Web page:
The cabinet has passed a draft law regulating the shale gas industry and plans to send the bill to the parliament within the next two weeks, according to PM Donald Tusk. The draft is long overdue and its delay has often been as one of the reasons for several investors' withdrawal from Polish shale gas projects.
Under this bill, shale gas extraction will be tax-free till 2020. Afterwards, tax burden will total no more than 40%, Tusk said. It will include 1.5% tax levied on all gas (conventional or unconventional) extracted, up to 25% of fees depending on a deposit's richness and cash flow generated, plus regular 19% CIT.
A landmark decision is to "radically simplify" administrative procedures, the Premier also stressed. Instead of the current three licenses, an investor will obtain a single license allow to prospect, extract and sell shale gas. Thus, the licensing tender will be preceded by pre-qualifying verifications for candidate for the tender. A license will be valid for 10-30 years. Current license holders will have additional two years for filing and for changing their prospecting licenses into new-type licenses.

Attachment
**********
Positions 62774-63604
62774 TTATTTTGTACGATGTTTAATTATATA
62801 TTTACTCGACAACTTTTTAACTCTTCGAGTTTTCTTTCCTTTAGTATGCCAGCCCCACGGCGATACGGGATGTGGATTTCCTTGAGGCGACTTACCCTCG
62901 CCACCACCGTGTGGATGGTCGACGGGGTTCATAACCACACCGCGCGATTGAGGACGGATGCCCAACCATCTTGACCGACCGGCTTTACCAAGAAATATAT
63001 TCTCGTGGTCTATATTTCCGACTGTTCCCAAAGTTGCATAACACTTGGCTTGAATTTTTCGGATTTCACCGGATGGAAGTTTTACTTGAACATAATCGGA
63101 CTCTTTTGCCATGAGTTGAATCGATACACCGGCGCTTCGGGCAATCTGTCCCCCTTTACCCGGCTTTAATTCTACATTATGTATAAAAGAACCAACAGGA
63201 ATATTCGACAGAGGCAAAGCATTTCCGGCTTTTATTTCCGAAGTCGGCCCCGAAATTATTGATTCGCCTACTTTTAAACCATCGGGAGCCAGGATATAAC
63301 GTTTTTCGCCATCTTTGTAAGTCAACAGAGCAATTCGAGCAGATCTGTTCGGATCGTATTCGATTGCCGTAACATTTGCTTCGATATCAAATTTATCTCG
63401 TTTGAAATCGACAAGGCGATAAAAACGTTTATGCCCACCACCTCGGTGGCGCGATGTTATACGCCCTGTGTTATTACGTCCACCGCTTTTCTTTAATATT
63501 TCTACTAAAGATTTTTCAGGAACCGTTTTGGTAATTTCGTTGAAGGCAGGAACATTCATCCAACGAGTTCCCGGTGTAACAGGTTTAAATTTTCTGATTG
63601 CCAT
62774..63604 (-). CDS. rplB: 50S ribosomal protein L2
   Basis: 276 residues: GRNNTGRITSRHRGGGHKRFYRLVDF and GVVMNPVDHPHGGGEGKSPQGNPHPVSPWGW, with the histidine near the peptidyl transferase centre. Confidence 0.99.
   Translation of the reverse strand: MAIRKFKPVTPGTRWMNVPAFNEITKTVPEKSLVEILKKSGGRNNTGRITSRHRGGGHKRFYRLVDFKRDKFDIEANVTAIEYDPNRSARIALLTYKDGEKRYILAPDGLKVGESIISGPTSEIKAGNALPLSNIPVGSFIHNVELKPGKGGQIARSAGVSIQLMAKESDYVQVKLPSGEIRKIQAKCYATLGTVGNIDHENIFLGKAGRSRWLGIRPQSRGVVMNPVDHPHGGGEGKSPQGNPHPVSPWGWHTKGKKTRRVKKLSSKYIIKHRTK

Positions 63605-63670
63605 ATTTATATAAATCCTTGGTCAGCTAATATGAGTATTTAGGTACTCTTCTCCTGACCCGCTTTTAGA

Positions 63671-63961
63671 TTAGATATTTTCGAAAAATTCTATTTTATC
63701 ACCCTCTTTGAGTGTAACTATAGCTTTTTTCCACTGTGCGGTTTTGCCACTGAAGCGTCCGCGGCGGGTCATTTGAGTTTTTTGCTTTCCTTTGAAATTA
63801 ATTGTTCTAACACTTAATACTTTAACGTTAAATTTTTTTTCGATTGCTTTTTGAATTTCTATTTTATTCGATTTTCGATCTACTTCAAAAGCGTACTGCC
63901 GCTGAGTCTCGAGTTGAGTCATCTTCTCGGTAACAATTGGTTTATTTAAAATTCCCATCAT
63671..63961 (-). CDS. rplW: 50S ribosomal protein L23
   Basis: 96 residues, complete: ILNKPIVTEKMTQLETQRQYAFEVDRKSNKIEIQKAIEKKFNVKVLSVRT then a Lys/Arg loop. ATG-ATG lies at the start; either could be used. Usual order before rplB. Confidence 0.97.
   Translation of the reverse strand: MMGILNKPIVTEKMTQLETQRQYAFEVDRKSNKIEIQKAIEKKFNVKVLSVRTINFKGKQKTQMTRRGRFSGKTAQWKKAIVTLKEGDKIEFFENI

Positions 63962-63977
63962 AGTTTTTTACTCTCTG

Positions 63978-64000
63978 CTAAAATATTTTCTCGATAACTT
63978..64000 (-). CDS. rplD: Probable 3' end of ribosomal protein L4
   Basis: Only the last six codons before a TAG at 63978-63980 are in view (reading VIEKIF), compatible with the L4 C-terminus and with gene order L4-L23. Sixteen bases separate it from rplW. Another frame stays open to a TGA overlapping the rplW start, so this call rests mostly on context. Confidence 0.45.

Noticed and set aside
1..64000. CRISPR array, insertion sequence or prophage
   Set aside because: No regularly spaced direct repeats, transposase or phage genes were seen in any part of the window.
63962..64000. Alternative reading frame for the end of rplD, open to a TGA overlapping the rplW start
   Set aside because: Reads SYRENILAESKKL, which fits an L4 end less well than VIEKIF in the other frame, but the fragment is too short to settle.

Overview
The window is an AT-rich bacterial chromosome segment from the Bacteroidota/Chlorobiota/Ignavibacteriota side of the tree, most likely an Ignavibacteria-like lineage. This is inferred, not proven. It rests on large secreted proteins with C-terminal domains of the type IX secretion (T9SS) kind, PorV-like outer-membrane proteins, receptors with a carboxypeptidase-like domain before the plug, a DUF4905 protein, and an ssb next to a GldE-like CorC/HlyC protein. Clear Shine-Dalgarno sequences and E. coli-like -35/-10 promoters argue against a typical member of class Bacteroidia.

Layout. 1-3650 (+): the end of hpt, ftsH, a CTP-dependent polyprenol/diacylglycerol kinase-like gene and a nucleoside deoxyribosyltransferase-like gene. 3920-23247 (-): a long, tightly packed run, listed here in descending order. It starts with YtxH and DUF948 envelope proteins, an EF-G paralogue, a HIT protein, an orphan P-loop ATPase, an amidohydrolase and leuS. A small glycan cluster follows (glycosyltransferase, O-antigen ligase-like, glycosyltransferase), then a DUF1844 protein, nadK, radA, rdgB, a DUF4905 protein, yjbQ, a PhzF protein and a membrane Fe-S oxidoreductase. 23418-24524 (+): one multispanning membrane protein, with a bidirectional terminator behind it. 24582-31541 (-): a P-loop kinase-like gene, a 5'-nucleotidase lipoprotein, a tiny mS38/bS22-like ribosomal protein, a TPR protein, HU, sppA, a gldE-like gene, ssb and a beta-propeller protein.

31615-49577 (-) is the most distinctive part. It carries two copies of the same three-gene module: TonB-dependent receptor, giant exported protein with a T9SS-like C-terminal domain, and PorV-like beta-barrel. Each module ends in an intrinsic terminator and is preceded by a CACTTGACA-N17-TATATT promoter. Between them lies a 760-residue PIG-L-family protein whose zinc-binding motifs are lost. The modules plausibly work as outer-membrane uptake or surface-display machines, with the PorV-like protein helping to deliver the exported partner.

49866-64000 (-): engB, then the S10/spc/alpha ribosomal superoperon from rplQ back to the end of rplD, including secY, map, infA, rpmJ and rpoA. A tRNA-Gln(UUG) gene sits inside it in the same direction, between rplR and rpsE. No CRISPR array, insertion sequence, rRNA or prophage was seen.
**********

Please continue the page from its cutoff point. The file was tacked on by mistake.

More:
As at Mar 1 of 2014, there were 92 licenses for shale gas extracting granted to 34 Polish and foreign entities. License-holders have completed 57 prospecting wells so far, according to the data provided by the ministry of environment.
In April of 2011, the U.S. Energy Information Administration (EIA) estimated that Poland's technically recoverable shale gas resources are 187tr cubic feet (or around 5.3tr cu.m.). In March of 2012, the State Geological Institute (PIG) estimated that Poland's shale gas deposits are at least around 345-768bn m3.
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